Questioning India’s GDP figures

Updated - November 16, 2021 02:14 pm IST

Published - March 12, 2015 01:39 pm IST

A post-Budget survey of 189 CEOs and CFOs has found that a majority of them find the Central Statistical Organisation’s new growth estimate of over 7 per cent for 2014-15 to be too optimistic and “too good to be realistic”. That figure is based on the CSO’s new GDP estimates with base year 2011-12, which replace the earlier estimates with 2004-05 as base.

The decision to revise the base year is, of course, routine and in keeping with accepted practice. To take account of structural changes, accommodate new and better datasets, use improved methodologies of estimation and harmonise statistical practices with those adopted internationally, statistical agencies the world over update their estimates. But the scepticism expressed above arises because of the results of the exercise, especially the revised growth rates. As opposed to the impression that has prevailed thus far that India’s growth (in terms of GDP at constant market prices) has decelerated after 2010-11, declining from 10.3 per cent in that year to 6.6 per cent 4.7 per cent and 5 per cent in the three years ending 2013-14, the new estimates point to a rather robust recovery in growth rates.

Thus, between 2012-13 and 2013-14, as compared to a rise in the rate of growth from 4.7 to 5.0 per cent based on the earlier series, the rate rise now takes it from 5.1 to 6.9 per cent. Moreover, advance estimates for 2014-15 indicate that growth for that year is as high as 7.5 per cent. The view that this is not a correct reflection of what has been happening has been widespread. Even the Chief Economic Advisor of the Government of India has suggested that this kind of surge in growth has possibly not occurred, even though there has been a recovery in growth after 2011-12.

Besides the magnitude of the recovery, there are other features of the new National Income estimates that strengthen this scepticism. To start with, while the growth rates of GDP at market prices yielded by the new estimates are higher, the absolute values of GDP at current market prices as per the new series are lower then the corresponding values in the series with 2004-05 as base.

The figures are as much as 2 per cent lower than that based on the old series (2004-05 base) in 2011-12 and 1.2 per cent in 2012-13, while it is marginally lower to the extent of 0.04 per cent in 2013-14. Secondly, while the growth rates from the 2011-12 series are rising significantly over 2012-13 and 2013-14, the rate of investment as measured by the ratio of Gross Capital Formation to GDP has fallen from 38.2 per cent, to 36.6 per cent and 32.3 per cent. This contrary movement in the investment rate and the growth rate points to a sudden improvement in the efficiency of investment that is difficult to explain.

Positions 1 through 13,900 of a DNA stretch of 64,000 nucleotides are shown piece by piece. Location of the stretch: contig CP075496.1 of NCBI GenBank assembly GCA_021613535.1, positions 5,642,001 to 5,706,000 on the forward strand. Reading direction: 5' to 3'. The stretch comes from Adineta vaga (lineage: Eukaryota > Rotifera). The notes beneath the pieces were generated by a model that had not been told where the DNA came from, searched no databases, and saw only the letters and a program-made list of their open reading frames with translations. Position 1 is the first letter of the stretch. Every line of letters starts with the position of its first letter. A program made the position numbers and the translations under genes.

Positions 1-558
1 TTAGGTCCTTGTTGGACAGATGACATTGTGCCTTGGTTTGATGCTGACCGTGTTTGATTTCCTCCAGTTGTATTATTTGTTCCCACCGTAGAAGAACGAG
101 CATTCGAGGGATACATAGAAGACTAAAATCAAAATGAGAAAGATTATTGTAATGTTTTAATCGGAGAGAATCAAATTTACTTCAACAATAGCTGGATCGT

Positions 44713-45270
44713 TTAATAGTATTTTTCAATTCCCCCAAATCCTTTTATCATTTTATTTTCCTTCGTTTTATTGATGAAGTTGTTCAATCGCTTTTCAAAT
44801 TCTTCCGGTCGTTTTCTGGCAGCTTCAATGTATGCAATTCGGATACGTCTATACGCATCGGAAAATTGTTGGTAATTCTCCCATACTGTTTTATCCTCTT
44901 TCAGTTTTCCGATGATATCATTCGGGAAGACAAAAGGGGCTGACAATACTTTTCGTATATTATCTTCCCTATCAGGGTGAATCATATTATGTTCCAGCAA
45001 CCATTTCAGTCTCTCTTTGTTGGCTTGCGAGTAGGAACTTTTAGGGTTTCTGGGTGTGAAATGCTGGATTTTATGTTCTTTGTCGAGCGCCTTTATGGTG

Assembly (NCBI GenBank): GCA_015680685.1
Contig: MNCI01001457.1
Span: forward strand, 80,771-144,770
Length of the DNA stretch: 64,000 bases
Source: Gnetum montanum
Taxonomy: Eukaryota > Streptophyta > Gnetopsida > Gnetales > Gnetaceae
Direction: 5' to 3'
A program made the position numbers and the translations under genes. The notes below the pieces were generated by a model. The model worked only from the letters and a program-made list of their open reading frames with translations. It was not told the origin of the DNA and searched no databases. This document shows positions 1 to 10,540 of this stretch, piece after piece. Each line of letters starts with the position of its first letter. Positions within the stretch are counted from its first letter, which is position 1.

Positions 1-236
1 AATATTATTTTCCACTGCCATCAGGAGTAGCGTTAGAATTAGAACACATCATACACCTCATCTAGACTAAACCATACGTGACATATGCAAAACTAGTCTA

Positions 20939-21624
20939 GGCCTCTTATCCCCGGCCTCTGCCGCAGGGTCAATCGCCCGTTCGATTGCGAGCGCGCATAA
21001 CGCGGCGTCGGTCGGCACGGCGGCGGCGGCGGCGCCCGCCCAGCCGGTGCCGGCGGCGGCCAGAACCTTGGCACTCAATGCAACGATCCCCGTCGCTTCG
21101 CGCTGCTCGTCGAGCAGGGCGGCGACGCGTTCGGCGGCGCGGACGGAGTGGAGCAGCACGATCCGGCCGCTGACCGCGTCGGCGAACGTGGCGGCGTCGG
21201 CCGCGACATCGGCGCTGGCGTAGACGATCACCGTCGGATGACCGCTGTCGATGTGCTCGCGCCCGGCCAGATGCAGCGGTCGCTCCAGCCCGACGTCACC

The changes in data sources and methods that lead to these differences between the two series for the years in which both are available are many. But important among them are the following: (i) Use of the Ministry of Corporate Affairs’ MCA21 corporate database as opposed to the Annual Survey of Industries for data on organised manufacturing, as a result of which the coverage of the non-manufacturing activities of companies is now much better. Since as a result trade carried out by manufacturing companies is now recorded under manufacturing, the figures for the trade sector turn out lower than the earlier estimates based on the establishment approach. (ii) Shift from the 1999-2000 National Sample Survey to the more recent 2010-11 survey estimates for unorganized trade enterprises, which of course is completely defensible. And (iii) Use of sales and service tax collections in estimating GDP in the non-financial services sector.

It hardly bears stating that not all of these changes are “necessary”. Some like the first and the third of the three noted above are a matter of choice based on subjective judgements of appropriateness. Their use has clearly affected the overall estimates, and resulted in significant variations in the difference in the growth rates derived from estimates based on the old and new series for individual disaggregated industry groups (See Chart). The new series shows growth in gross value added in the manufacturing sector as 5.3 per cent in 2013-14, whereas the old series found it had shrunk by 0.7 per cent. Financial, real estate and business services are now shown as growing at a lower 7.9 per cent as compared with 12.9 per cent in the previous estimates. And, in the case of trade, repairs, hotels and restaurants the new growth rate is 13.3 as compared with 1.0 in the old series.

Moreover, the new series seems to indicate that the share of the manufacturing sector in total Gross Value Added is significantly higher and that of services significantly lower. This is the obviously result of including services undertaken within manufacturing firms in the manufacturing sector, whereas the earlier establishment approach left them out. In sum, the changes adopted by the CSO have influenced the divergence between the estimates yielded by the old and new series. Since not all of those changes are “unavoidable”, but some a matter of choice, if this divergence is not seen as credible there are grounds to be sceptical about the picture the new series presents, if that does not tally with felt experience. Unfortunately, however, all estimates starting from that for 2014-15 will be based on the new series. That introduces and avoidable element of potential disagreement on the state of the economy.

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